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 A slave to games - my story of computer game addiction 
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Joined: Fri May 13, 2016 12:50 pm
Posts: 1
State/Province/Country: Berkshire
Hello all,

I would like to share my story, as I feel like I have hit a rock-bottom with regards to gaming. Today I am willing to surrender, albeit somewhat resentfully!

Computer games for me was all about power. I craved power over people, places and things. Computer games gave me that tangible sense of power and accomplishment, which I felt was absent in my life.

My story, like so many others, begins with a lot of childhood trauma. Unlike many others though, I know that I suffer from the physical side of addiction too. Today I know that I am, biologically, like a worm in hot ashes. It's my natural state, it's written into my very genes - my parents have it, my grandparents had it. You can trace the line of "black sheep" up the family tree. I can't change the reality that I am genetically disposed to addiction. From day one, I was looking for something to take the edge off my white-hot brain. Something to pacify me.

Then add trauma to a worm in hot ashes, and what happens? I squirm even harder! The trauma only exacerbated an existing condition. Now one aspect of my story, is that I was not aware of the full extent of my childhood trauma until I was 21.

The fact that I have a down-rated endocannabinoid system (that's the part of the brain that makes you feel at ease in yourself - this means I naturally feel at dis-ease), this is super important information to me today, because I can easily slip into the belief that I can pray away, or therapy away this problem. I can't.

My early pacifiers were sucking on a blanket (hahah!), sugar (copious amouts of sweets), binge spending my pocket money on Warhammer 40k (blast you Games Workshop for taking all my money as a kid!!), and most of all spending time in the one neighbourhood that I should never go into by myself - my own mind! I would spend hours, days, lost within the fantasy that I fed, nourished and nurtured within my own mind. Star Wars was a major fix for me. My fantasies were always the same, take something that I did not have power over (such as a film script - Star Wars), and in my own fantasy change it, play with it, make it my own. I was God in those fantasies. The only problem was that my fantasies were not real. I would actually get pain in the head from too much fantasy! And it never satisfied. I wanted desparately those fantasies to come real. Computer games came closer to fulfilling that desparate craving. But never delivered.

As a child I would do play a lot of make-believe games. Escape from reality! Sometimes this would involve others, but most of the time not. We were brought up without TV, or a computer. But one day a friend showed me his Sega MegaDrive. I lost that friend because he realised that I was using him to play on his games console! That's how quickly games became unmanageable for me. I was 12 at the time.

Eventually we got our own TV and SNES, and of course it wasn't long before I was "rationed" by my mum. My brother got a N64, and of course it wasn't long before my brother got really narked, because he wouldn't get a look in!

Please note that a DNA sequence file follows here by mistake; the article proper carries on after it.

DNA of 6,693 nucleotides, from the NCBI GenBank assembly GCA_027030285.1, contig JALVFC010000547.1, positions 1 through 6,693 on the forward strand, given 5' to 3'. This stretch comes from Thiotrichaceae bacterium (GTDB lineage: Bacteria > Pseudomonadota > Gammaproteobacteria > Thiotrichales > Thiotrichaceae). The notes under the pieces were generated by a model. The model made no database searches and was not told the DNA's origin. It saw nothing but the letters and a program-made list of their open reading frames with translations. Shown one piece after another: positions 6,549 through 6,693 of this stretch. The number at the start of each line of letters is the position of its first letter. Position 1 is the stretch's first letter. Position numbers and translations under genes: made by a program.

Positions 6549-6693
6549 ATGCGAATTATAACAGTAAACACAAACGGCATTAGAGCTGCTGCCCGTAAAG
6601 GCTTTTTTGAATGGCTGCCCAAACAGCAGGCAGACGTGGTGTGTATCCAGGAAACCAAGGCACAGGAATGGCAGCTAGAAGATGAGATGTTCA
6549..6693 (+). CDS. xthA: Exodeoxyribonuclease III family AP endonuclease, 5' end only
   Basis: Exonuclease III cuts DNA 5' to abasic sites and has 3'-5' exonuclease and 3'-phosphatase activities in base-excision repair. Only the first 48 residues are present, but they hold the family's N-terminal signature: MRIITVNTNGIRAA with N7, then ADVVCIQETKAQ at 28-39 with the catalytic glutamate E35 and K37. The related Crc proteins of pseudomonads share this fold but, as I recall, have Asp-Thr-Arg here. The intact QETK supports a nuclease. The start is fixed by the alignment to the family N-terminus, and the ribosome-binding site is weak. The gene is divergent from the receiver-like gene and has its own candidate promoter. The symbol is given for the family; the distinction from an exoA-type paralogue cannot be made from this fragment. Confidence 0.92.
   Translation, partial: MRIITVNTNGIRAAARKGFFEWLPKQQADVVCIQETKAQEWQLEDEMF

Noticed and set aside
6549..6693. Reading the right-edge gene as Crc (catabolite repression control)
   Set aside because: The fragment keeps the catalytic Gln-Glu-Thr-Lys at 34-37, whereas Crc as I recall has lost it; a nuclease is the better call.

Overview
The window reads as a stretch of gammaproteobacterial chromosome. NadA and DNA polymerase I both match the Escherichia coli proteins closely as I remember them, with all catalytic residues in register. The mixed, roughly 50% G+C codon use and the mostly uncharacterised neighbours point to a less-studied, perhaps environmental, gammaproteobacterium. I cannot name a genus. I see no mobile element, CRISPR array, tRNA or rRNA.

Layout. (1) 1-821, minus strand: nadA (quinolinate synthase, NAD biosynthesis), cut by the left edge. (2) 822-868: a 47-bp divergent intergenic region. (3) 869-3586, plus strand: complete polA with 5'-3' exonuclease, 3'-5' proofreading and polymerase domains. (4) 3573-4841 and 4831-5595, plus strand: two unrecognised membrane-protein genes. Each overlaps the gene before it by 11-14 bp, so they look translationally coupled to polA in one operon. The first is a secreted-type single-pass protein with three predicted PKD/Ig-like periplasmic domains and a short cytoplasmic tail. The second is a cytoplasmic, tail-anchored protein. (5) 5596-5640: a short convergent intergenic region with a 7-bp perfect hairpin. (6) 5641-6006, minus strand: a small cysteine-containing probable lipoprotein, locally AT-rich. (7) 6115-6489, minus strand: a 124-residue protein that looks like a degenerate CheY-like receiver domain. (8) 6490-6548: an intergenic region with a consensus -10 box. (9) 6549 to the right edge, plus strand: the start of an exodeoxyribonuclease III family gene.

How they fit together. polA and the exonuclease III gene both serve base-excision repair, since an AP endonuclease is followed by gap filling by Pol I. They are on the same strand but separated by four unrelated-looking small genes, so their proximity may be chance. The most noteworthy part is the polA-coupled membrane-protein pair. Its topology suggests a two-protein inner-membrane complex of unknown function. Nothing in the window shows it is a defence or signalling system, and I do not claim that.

Another of my funny stories, to show how cunning, baffling and powerful this disease is, was how, as a family, we didn't have a PC, but one of my friends did. I had a PC Gamer magazine and had got totally obsessed with a game called Total Annihilation. I purchased that game for my PC-owning-friend's birthday. The moment he opened it, I asked, can I install it for you? For the next 12 hours I played on the game that I had "got" for my friend!! So much for the birthday party! LOLS. Yep, gaming addiction had me. Cunning, baffling and powerful!

My father bought me a PC, but instead of being grateful, I fierd the machine up to look at it's specs and was very upset to discover that it was a 486 DX2 with 8mb of RAM, so much for Team Fortress Classic! It was 1999, there were Pentium III's by then! And I was given a second-hand 486 DX2... lols.

We finally got a PC at home, and within weeks I had amassed a massive internet bill (56kbs oh yeah) playing Team Fortress Classic. It was my escape of choice. But I couldn't play it all the time, as I wanted to. Like those people in Inception, I wanted to be plugged in 24/7. But school got in the way. I would rush home, to get on the PC. Always wary of being cautious of my mum, she could tell me off. The gaming sessions until the birds started singing started to happen. The grades at school went down. I can't blame gaming alone for that, there was a lot of terrible stuff going on for me, but computer gaming only made it worse.

I went to university to study what? How to make computer games of course! What did I spend my student loan on? The top end gaming rig of course! What did I do while at university? Play computer games of course (with a cocktail of mood-altering substances thrown in for good measure). In the end I gave up on my studies and gave into the slavery to games. I became completely nocturnal. XBOX brought me a sense of community in coop games, a dragon that I would chase ever since. That feeling of accomplishment together with others. But my lifestyle started to have very serious consequences.

I nearly died at university, and after surviving, I realised I needed recovery. I joined CA (cocaine anonymous - before you ask, no I did not do cocaine: "The only requirement for C.A. membership is a desire to stop using cocaine and all other mind-altering substances.") and AA (alcoholics anonymous - though I wouldn't say I was a fully-fledged alcoholic, I need AA because of it's strong message of recovery). Today I have over 13 years sobriety in both those fellowships.

For a long time Games were out of my life. But after two years in sobriety, I had a major (and I mean major) trauma bubble burst. Memories of very severe childhood abuse at the hands of a babysitter came back. My world started to crumble, the meetings and the twelve steps were not enough in the face of serious psychological trauma. In the end, after nearly loosing everything, I was given a helping hand by my mother, and prepared to go into a recovery community (like a kibbutz). During the time in preparation to go into the recovery community, I relapsed on computer games like crazy. Battlefield 2, Counter Strike. I actually convinced the local gaming cafe to give me free access to their computers! Cunning, baffling, powerful.